Ring Around The World

by Mary Stickley-Godinez

Around the holidays, we often adorn our homes with wreaths on our front doors. Did you ever wonder where this tradition came from? It turns out this symbol of Christmas has quite a long history.

The earliest known fabricated wreaths in history came from the Etruscans, the civilization that inhabited the Italian peninsula before the Romans. Many graves have been found containing gold wreaths that were worn on the head and depicted leaves and plants.

The leader of all the Greek gods was Zeus. The ancient Greeks believed he went into an oak grove to make his most important decisions. Thus the oak wreath symbolized wisdom and judgement.

Another myth of the ancient Greeks told of the Sun God, Apollo, who fell in love with Daphne. She was frightened by him and tried to escape his advances. In her terror, she called out to a river nymph for help and he turned her into a laurel tree. Heartbroken at his loss, Apollo wore a laurel wreath on his head from then on. So in Greek culture, the laurel wreath was used to symbolize victory, achievement and status. And it was the coveted prize of the first Olympics.

The Romans continued this practice by using the laurel wreath to crown their leaders, victors and heroes.

Another wreath, the harvest wreath, was also quite popular throughout pagan Europe. These were predominantly made of woven wheat, but also sometimes used other grains as well as nuts, berries and fruits. Annually, a celebration occurred in which a harvest wreath was marched throughout a town to bring on an abundant harvest and to protect against crop failure and plague. Smaller versions of the harvest wreath were hung on the front door or the gate throughout the year to protect and bring luck to individual homes.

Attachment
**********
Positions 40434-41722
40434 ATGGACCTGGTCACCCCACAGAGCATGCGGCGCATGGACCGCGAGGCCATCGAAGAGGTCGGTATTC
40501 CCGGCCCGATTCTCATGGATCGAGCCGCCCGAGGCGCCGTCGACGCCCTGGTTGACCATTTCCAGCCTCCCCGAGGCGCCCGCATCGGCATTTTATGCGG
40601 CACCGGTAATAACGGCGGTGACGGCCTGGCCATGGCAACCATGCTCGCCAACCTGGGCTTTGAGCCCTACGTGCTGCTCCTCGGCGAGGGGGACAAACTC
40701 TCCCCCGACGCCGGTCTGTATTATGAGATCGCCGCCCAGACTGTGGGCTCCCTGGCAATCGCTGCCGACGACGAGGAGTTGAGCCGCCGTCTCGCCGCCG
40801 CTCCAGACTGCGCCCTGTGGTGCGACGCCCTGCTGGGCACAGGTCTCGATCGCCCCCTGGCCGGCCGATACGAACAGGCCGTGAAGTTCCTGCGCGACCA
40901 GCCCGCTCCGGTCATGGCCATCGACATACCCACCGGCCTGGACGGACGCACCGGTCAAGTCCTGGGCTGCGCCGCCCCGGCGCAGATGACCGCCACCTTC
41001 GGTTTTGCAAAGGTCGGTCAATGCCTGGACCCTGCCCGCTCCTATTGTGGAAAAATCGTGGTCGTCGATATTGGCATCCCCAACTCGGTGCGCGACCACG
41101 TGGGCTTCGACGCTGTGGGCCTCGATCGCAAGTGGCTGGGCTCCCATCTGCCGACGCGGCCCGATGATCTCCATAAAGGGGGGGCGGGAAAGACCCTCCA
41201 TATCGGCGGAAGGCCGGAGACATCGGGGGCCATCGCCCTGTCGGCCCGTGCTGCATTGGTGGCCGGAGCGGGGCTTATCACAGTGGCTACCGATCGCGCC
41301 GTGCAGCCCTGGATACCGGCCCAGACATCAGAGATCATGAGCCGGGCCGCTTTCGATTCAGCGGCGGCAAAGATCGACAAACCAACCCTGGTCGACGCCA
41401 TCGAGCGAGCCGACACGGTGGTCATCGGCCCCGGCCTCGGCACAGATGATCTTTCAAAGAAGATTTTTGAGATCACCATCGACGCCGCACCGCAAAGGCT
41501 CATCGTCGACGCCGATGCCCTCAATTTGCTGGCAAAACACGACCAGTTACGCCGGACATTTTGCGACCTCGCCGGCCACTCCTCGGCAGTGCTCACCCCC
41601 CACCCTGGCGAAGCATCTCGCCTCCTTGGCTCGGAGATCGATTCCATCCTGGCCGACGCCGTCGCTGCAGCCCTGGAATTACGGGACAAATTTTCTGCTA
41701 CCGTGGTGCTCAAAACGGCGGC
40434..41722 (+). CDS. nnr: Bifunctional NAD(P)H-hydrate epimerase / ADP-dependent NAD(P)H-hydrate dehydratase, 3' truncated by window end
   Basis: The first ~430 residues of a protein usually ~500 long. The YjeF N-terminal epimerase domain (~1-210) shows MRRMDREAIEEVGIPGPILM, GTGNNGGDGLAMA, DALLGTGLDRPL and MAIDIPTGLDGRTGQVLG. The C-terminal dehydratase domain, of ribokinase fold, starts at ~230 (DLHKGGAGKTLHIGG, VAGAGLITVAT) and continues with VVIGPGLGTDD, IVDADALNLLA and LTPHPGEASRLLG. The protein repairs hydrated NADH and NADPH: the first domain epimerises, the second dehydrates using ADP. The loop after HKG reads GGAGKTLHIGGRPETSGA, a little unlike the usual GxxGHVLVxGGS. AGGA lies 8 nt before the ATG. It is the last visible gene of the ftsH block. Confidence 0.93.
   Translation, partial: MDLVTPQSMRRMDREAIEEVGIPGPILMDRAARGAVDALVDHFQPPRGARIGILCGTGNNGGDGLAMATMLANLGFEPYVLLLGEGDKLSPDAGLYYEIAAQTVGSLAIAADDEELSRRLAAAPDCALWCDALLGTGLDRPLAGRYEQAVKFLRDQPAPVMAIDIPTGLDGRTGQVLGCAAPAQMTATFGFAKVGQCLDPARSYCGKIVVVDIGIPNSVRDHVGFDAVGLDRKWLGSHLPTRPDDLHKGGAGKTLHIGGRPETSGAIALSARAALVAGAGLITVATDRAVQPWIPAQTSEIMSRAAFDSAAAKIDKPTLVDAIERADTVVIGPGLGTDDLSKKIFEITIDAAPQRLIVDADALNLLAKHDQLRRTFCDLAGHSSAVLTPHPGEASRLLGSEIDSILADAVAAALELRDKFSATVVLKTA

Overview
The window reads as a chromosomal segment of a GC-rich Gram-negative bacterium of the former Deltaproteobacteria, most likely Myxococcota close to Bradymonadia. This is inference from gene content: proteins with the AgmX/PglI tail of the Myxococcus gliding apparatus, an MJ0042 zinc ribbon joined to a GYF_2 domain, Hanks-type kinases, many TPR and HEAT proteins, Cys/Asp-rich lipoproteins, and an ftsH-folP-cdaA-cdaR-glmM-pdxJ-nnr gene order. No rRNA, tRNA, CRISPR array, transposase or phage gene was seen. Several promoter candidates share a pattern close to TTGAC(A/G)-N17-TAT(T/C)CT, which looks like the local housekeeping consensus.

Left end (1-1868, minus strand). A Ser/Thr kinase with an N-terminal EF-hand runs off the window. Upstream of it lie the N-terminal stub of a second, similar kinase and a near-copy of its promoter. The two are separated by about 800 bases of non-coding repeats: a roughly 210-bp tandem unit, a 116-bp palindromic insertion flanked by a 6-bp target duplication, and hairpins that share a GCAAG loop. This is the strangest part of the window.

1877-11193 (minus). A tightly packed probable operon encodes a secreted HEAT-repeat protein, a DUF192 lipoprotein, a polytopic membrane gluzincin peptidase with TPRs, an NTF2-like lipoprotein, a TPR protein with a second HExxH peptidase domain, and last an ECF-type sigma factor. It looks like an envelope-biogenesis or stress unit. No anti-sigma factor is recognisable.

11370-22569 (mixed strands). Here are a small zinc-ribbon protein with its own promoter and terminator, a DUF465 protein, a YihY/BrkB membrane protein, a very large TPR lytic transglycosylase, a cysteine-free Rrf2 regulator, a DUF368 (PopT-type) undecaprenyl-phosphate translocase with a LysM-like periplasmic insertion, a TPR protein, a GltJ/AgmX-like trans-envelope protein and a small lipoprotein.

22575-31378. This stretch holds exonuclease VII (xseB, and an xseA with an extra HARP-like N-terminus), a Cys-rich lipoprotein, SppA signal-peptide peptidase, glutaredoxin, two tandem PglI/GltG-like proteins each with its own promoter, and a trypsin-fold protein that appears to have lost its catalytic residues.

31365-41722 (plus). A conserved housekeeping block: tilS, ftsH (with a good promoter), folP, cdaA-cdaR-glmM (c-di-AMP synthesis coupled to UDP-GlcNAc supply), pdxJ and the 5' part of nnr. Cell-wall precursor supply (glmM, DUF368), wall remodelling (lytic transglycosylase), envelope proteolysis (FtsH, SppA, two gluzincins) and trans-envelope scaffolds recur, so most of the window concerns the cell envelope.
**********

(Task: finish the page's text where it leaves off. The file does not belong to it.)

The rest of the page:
It is believed to be the early Lutherans that gave us the Advent Wreath. The legend tells of a devout gentleman who was trying to help his children count the days and weeks before Christmas day. He took a wagon wheel and fixed candles to it. The candles were lit to mark each day with a special one to mark each week. The wheel was a circle, an early symbol of infinity that was also used to explain how the Christian God had no beginning or end. Later versions were adorned with evergreens to depict everlasting life.

Over time the Advent Wreath took the place of harvest wreaths on the doors and posts of devout Christians. But the nuts and fruits worked their way into the greens, making them a beautiful tribute to God’s creation. Today wreaths can be used to decorate your home during all seasons. Enjoy the beauty of a wreath of spring buds, summer blooms, autumn leaves and nuts, and winter cones and pods hanging on your door. But don’t forget the rest of the home. A Thanksgiving wreath of herbs or dried flowers and pods can be used as a centerpiece for the dining table.

And come Christmas, use mixed greens and berries to make wreaths to use throughout your home. In addition to the dining table, hang one on a blank wall or in the windows. Enjoy a small wreath on tabletops or as a base for a thick candle. Prop one above the mantle or drape it over the handrail of the stairs. And of course, don’t forget to welcome family and friends with the one on your front door.

Author: Brian

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